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I'm new to this community, I hope the question fits this somewhat.

Say we have a sentence:

The tree which stands in the garden is beautiful.

Now using participle construction this becomes:

The tree standing in the garden is beautiful.

However in the past tense the original statement becomes:

The tree which stood in the garden was beautiful.

The past participle of stand is stood - does that mean the sentence becomes:

The tree stood in the garden was beautiful.

  • You seem to be mixing up various things here. The past tense of “The tree which stands in the garden” is “The tree which stood in the garden”. Was standing is the past tense of the progressive construction is standing, which you don’t mention anywhere. Standing on its own is a participle, not a tensed form, and you can’t just substitute a different participle to make it past tense – since it’s a subordinate, non-tensed clause, its tense follows the main tense, so you can keep standing and just change is beautiful to was beautiful. – Janus Bahs Jacquet Apr 20 at 13:07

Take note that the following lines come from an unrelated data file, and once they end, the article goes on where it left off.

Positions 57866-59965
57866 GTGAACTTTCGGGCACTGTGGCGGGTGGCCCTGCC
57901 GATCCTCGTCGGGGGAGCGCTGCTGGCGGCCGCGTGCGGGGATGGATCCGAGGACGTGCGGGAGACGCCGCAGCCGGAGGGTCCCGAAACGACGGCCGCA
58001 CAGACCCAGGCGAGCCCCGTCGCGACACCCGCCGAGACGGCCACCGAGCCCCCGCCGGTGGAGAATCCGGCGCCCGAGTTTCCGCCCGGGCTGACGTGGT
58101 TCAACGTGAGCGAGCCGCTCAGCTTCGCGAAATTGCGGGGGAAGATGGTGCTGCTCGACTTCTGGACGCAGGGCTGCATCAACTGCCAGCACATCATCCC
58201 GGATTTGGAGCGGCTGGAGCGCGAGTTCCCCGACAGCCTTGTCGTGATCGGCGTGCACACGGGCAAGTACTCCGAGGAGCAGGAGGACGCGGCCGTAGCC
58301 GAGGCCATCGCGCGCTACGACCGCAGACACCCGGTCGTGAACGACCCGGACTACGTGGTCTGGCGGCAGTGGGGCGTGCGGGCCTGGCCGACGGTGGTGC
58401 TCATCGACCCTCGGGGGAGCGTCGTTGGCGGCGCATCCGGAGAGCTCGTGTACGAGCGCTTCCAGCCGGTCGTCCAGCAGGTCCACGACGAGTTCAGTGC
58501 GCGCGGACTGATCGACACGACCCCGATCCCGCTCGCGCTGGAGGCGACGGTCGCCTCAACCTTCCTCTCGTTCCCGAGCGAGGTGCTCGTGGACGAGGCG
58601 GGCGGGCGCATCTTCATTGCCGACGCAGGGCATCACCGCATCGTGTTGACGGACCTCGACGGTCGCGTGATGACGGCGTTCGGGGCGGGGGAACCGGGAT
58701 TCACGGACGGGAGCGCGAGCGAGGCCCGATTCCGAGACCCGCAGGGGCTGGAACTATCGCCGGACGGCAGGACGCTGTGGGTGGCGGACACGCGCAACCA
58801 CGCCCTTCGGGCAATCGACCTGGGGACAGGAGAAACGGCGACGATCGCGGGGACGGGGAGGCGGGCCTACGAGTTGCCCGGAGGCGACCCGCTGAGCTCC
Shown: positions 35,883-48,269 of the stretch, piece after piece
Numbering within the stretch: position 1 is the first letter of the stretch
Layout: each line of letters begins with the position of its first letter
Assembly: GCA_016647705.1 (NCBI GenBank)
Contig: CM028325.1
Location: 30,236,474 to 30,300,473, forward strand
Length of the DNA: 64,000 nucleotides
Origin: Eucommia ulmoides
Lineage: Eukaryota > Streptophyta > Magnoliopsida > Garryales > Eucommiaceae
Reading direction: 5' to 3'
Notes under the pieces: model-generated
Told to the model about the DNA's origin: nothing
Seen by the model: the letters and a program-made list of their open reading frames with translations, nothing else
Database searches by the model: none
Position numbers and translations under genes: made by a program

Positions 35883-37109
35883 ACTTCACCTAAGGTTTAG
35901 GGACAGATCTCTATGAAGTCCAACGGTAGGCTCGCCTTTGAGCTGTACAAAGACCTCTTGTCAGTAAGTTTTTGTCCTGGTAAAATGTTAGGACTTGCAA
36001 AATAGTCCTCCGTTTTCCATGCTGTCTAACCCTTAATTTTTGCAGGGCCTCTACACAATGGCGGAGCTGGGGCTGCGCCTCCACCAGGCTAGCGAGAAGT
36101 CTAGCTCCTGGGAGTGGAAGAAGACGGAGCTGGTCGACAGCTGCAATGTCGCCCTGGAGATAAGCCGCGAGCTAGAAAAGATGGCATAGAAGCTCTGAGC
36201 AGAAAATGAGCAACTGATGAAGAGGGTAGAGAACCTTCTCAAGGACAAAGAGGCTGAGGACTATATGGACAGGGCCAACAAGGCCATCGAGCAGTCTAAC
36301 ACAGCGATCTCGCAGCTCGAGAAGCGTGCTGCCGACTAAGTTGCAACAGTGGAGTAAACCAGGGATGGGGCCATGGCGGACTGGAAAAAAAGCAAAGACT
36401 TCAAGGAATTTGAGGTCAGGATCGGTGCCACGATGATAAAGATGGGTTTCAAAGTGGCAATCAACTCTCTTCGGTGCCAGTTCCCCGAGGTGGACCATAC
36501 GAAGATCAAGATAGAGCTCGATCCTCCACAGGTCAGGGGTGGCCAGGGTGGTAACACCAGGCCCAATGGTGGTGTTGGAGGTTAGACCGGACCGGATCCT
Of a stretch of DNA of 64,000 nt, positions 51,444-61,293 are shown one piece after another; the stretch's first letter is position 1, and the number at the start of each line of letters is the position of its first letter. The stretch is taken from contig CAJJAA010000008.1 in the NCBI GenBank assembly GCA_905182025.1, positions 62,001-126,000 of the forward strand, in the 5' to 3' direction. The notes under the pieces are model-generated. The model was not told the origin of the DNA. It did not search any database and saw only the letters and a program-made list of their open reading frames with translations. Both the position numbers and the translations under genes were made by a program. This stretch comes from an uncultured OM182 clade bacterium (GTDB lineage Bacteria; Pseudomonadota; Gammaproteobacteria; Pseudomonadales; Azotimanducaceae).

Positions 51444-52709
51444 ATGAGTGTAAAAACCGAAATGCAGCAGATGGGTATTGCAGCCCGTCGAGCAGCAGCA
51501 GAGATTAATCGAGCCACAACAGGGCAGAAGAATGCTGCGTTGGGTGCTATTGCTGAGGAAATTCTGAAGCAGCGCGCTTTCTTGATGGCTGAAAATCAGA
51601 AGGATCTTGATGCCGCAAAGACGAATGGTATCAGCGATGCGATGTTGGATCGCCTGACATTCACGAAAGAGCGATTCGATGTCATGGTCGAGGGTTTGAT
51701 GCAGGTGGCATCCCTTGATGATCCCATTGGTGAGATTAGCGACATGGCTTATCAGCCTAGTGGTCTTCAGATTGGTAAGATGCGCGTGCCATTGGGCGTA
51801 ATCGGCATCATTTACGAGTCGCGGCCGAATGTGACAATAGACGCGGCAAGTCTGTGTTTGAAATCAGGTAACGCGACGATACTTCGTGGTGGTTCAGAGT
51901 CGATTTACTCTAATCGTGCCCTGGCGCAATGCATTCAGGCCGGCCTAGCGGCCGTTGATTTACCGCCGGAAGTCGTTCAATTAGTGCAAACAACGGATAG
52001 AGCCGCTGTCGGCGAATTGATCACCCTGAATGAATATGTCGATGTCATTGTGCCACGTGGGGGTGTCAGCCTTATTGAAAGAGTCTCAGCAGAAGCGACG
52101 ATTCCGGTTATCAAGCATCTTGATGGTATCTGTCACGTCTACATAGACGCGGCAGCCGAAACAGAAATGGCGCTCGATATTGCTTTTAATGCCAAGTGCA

• Ah, right that was where I've gone wrong. However the question still remains, what would be - if one exists - the participle construction of: > "The tree which stood in the garden was beautiful" Also thanks for the improved formatting in my post! – Folling Apr 20 at 13:10
  • The past participle is also used in the present perfect, which will probably sound normal/ordinary to you: Notre Dame has stood there for almost eight centuries". So the past participle of *stand is stood. – Cerberus Apr 20 at 13:27
  • @Folling You have got the past participle correct but the phrase loses it's emphasis on the subject. That's why we use 'which' there. – K-devlife10 Apr 20 at 14:27
  • If I may ask: How exactly does the sentence lose its emphasis on the subject? Afterall it's still about the tree having stood in the garden at some point and having been beautiful when that was the case, I believe – Folling Apr 20 at 15:52

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